This may be hard to fathom, given how much coverage has been devoted to the latest bouts of record-setting heat. These extreme events are more unusual, in absolute terms, than they’ve ever been before, yet they’re always in the news. How could that be happening?

While the odds that any given record will be broken may be very, very small, the total number of potential records that could be broken—and then reported in the newspaper—is mind-blowingly enormous. To get a sense of how big this number really is, consider that the National Oceanic and Atmospheric Administration keeps a database of daily records from every U.S. weather station with at least 30 years of data, and that its website lets you search for how many all-time records have been set in any given stretch of time. For instance, the database indicates that during the seven-day period ending on Aug. 17—the date when the Washington Post published its series of “record-crushing heat” infographics—154 heat records were broken.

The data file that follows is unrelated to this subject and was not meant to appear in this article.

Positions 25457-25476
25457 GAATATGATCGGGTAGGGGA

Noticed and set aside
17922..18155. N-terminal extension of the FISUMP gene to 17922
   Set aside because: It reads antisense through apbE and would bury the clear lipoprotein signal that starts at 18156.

That may sound like a lot—154 record-high temperatures in the span of just one week. But the NOAA website also indicates how many potential records could have been achieved during that time: 18,953. In actuality, less than one percent of these were broken. You can also pull data on daily maximum temperatures for an entire month: I tried that with August 2017, and then again for months of August at 10-year intervals going back to the 1950s. Each time the query returned at least about 130,000 potential records, of which one or two thousand seemed to be getting broken every year. (There was no apparent trend toward more records being broken over time.)

Now let’s say there are 130,000 high-temperature records to be broken every month in the U.S. That’s only half the pool of heat-related records, since the database also lets you search for all-time highest low temperatures. You can also check whether any given highest high or highest low happens to be a record for the entire month in that location, or whether it’s a record when compared across all the weather stations everywhere on that particular day.